Summer 1 2016 - 90530 - PA388L - Advanced Topics in Management

Perspectives on Philanthropy

At least since the founding of the United States, a central feature of the American Republic has been a supposedly “non-political” sphere in which some of the public’s business is accomplished. This sphere has been variously called the “third sector,” the “non-profit sector,” the “independent sector,” and/or “civil society.” This course is principally devoted to surveying the roots, character, dimensions, problems and achievements of this sphere as it relates to the rise and practice of an American philanthropic tradition. In the context of such an approach, the course also explores the relationship of American philanthropy to three other sectors which are present in the American experience: the sectors of government, business, and the family, which may be likewise categorized as the political, the economic and the household sectors.

The course takes place over five summer weeks, meeting each Monday and Wednesday from 6:00 p.m. to 9:45 p.m. Classroom activity is framed around three approaches each evening. The instructor will present a lecture/commentary focused on the subject of the day; students will engage with each other and the instructor in discussion of a key “case study” or essay focused on the subject(s) of the day and; a guest presenter with expertise in the subject(s) under discussion will join the class for further interactive exploration. Our guests will be drawn from Austin and Texas non-profit and philanthropic leaders.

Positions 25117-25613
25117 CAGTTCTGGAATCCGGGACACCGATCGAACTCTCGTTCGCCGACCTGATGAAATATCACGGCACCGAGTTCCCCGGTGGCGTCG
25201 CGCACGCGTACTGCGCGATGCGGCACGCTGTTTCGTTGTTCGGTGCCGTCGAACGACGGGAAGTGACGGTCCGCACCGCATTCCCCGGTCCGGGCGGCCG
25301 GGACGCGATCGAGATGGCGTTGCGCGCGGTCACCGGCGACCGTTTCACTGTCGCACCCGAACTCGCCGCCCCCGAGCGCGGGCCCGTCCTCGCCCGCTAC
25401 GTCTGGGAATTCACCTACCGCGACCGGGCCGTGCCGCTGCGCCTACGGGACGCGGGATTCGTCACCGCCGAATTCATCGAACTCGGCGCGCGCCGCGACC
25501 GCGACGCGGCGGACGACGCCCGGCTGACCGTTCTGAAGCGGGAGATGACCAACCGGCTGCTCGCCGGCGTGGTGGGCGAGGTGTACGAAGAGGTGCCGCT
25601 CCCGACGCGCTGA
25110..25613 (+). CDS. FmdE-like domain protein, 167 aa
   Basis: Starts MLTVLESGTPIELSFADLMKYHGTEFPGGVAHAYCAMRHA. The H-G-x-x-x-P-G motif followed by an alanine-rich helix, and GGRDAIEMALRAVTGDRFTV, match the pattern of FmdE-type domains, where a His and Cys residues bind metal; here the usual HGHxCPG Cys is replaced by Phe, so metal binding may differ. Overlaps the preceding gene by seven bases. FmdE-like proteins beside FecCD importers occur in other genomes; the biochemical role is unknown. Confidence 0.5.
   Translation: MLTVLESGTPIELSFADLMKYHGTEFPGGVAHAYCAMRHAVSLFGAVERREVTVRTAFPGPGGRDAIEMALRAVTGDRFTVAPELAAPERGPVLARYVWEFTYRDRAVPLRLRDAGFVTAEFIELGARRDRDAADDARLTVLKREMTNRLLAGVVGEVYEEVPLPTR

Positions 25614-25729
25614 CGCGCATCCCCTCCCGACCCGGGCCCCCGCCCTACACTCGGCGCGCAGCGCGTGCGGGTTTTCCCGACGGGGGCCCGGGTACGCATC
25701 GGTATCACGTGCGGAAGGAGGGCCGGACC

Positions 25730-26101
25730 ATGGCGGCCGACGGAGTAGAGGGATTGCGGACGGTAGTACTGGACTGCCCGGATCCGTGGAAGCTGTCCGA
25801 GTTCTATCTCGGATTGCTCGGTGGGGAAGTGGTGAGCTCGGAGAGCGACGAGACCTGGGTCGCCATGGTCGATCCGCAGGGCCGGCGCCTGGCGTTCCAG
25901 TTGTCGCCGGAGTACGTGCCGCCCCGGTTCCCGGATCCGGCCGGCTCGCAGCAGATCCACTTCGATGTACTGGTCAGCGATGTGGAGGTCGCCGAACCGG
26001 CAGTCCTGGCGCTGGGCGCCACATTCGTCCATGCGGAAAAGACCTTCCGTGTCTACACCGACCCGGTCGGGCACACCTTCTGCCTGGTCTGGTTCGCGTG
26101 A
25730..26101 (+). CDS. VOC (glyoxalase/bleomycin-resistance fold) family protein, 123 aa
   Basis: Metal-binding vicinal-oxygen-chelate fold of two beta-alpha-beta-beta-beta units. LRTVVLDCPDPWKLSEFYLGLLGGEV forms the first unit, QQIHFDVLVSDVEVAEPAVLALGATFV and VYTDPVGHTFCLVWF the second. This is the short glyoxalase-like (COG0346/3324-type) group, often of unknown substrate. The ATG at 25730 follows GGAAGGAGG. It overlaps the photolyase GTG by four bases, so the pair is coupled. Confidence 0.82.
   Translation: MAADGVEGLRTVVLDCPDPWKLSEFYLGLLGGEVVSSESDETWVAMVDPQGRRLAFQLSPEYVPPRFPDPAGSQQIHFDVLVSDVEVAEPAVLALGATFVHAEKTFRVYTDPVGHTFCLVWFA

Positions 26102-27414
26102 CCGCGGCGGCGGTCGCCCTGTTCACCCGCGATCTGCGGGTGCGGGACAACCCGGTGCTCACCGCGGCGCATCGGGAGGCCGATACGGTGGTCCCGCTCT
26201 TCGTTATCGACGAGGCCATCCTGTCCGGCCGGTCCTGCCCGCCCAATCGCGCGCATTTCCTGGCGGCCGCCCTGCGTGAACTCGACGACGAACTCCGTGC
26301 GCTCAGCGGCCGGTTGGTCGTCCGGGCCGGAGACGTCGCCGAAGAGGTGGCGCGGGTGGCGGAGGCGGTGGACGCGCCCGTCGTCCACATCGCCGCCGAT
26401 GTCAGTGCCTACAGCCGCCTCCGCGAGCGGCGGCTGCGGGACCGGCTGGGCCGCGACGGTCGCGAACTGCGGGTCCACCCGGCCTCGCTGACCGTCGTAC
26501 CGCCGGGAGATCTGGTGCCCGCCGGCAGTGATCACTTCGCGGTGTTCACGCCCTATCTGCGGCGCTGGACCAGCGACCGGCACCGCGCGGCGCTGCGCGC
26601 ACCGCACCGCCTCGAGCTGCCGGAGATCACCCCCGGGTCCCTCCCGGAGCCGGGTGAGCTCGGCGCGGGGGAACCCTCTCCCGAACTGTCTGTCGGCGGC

The course will be supported by readings complied from a wide range of books, journals, private papers and studies, with a materials related to each class session. In addition, a basic course text will provide support for and required readings related to the course. This text is The Non Profit Sector: A Research Handbook   ( Yale University Press: New Haven / 2006 )

Individual student performance will be measured by assessing general class presence and participation in discussion (30%); participation in leading discussion of one of the assigned evening readings (15%); completion of a personal “ philanthropic autobiography “ (15%) ; and writing an 8-10 page essay on the current role of philanthropy in American society (40%). These papers may focus on one of the ten major class subjects, or may select a contemporary problem in which American philanthropy is making a significant investment/effort.

This course is cross-listed with SW 395K. LBJ is the home department.